“Can I watch?”

“I have paints too! You can use mine if you want.”

Two young neighbors, Emilio and Lukas, joined me at the picnic table as I painted trees this afternoon. I declined their generous offer to use their psychedelic-colored paints, but we chatted about tree shapes and nature journaling while we painted.

Bare branches swayed gracefully in the light breeze, while the sun highlighted twigs and cast shadows on the trunk of the Horse Chestnut. The Black Locust was black and still, branches silhouetted darkly against the blue sky. It always has an eerie, gnarly look, unlike the inviting, life-filled branches of the Horse Chestnut.

I know there’s something living in the Locust tree– the dogs sniff around the base with great interest, but I suspect it’s nocturnal, since I rarely even see a squirrel in it. Jonathan once discovered a flying squirrel nest in it, but that was years ago.

The Horse Chestnut is a highway and home to many bird species and squirrels. Right outside my studio window, it brings nature to my side with abundance and constant variety. Right now its buds are swelling larger by the day, preparing to burst into bloom in a couple of weeks.

Here’s the squirrel who comes via the Horse Chestnut to my feeder. I did this quick sketch of him with my paper on the windowsill and the squirrel right on the other side of the glass, stopping often to watch me paint him.

As I rinsed my brushes, third-grade Emilio showed me the yellow pollen-laden stamens he had carefully painted on a flower and explained that he hadn’t painted the ovary and ovules this time. First-grader Lukas smiled shyly but proudly as he showed me his brilliant tree with orange trunk and green crown. Then they headed home, calling over their shoulders that they would come back to paint with me again after school tomorrow. It was a good plein air painting session.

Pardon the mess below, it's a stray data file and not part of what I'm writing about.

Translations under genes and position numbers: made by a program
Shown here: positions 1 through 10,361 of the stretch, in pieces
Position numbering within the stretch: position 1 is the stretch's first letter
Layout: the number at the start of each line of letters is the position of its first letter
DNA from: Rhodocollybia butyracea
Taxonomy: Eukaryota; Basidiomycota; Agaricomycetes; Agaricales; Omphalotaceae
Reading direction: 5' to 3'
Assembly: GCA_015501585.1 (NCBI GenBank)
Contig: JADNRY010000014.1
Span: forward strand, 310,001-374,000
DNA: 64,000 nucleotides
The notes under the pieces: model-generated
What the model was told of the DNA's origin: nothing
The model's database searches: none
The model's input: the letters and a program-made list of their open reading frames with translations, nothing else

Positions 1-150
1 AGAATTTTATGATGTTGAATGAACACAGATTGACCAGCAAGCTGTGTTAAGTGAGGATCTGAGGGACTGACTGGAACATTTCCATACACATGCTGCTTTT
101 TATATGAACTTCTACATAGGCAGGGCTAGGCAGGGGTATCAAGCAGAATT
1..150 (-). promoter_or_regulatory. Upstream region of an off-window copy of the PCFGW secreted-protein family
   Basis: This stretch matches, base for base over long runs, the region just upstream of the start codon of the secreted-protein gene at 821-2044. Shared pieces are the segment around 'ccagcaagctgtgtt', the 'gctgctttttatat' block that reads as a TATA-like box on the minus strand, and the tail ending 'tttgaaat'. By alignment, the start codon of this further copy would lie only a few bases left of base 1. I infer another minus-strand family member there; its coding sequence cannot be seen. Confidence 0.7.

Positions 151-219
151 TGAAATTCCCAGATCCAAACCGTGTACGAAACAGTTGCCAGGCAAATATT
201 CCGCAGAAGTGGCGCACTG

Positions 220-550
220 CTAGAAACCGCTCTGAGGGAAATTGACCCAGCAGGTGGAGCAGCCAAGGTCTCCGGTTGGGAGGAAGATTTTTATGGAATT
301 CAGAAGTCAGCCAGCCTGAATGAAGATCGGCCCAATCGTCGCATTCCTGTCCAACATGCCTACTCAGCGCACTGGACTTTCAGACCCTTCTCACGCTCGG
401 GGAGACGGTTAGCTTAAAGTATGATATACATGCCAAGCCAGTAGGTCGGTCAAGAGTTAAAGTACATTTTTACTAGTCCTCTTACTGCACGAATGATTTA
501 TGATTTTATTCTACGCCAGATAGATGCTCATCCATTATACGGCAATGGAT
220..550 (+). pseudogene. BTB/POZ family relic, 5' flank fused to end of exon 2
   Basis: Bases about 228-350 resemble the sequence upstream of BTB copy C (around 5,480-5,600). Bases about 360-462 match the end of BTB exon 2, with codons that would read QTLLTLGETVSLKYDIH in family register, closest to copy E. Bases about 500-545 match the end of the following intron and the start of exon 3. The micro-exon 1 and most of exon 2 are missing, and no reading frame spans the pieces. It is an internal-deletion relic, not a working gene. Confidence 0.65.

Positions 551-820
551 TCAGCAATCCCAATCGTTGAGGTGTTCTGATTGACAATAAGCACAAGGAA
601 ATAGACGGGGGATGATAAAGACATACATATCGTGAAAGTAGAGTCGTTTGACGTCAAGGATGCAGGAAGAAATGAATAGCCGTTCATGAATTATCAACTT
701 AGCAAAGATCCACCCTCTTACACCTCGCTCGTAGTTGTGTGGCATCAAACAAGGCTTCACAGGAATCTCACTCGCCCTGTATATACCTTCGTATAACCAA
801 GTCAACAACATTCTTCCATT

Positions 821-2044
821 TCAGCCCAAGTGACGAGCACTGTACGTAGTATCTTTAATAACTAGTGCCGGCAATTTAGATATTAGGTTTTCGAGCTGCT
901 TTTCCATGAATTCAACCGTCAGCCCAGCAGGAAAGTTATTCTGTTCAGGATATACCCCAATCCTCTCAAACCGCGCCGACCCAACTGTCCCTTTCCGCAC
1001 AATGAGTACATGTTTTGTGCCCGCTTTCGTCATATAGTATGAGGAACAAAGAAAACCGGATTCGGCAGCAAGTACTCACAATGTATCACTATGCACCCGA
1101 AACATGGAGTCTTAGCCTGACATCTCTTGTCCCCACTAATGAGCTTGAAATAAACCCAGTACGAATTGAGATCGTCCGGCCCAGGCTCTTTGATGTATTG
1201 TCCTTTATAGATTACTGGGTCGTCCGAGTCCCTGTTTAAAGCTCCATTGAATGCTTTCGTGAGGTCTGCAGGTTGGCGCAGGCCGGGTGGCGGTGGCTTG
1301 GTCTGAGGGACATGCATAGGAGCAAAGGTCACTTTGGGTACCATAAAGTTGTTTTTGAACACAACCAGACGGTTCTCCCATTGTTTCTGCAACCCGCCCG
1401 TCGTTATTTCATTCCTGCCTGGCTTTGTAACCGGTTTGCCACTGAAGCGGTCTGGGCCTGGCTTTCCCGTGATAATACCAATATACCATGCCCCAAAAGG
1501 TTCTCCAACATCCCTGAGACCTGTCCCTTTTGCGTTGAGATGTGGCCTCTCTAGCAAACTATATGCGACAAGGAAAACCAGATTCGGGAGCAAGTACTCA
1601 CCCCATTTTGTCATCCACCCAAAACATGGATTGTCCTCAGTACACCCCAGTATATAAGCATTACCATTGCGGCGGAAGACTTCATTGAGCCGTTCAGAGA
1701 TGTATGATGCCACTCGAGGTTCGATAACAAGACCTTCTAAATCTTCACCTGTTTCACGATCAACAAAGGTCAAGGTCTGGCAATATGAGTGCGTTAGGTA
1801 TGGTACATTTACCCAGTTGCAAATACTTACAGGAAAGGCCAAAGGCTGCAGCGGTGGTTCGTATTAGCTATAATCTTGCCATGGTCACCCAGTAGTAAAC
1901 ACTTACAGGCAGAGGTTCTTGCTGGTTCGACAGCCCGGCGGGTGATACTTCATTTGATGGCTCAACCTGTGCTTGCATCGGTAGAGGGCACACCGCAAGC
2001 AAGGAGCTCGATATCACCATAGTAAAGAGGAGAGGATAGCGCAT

Sick Day

I have a bad cold and a fever today and haven’t been able to get motivated to do much of anything. I’ve done some dog training, a little reading, and some writing, but haven’t felt like my brain is working at peak performance, or anywhere near peak. I spent much of the morning in my rocking chair with Silver purring in my lap– delightful and soothing.

While sitting there sipping tea, I also sketched whoever stopped by the bird feeders, as well as Silver lying in my lap. Sketching calms me, focuses me, and helps me step more fully into the present moment. In addition, I end up with a record of what I saw on a given date, and I often refer back to previous years’ entries to compare with the current season.

March Haiku

My friend Sarah suggested we write March Haiku. I’ve always felt that writing poetry was beyond my grasp, something that only specially gifted people could do, but this seemed doable, and I’ve had fun trying to put my impressions into brief lines of syllables. Each haiku captures a moment in time during this past month. I smile inside as I reread my poems and am taken back to the look and feel and sound of when I wrote them.

What I really like is that this is one more example of how I’m feeling freed to try new things, not worrying that it’s no good or that people will disapprove. I’m realizing that the process of learning to write is valid, just as I’ve found that the process of learning to paint is valid. And I suppose that’s just like the fact that the process of growing up is also valid; not only valid, but necessary. One doesn’t start life as an adult, and childhood is not inferior. Being a child is a important prerequisite to becoming an adult. And THAT gives me much to ponder…

March Haiku

moths flutter to light
swamps resound with frog love songs
life stirs and springs forth

chased by raucous jays
the red-tailed hawk builds a nest
preparing for young

squirrels flit and jump
from branch to branch overhead
chasing and playing

cat stalks mourning dove
crouching still, whiskers twitching
birds erupt skyward

leaf by leaf it dies
the pretty Christmas orchid
while native plants thrive

first red-wing of spring
alights on tall grass and sings
declaring it his

late flurries frolic
briefly airborne, reveling,
destined to melt soon

morning dew shimmers
bird chorus proclaims spring joy
March leaves like a lamb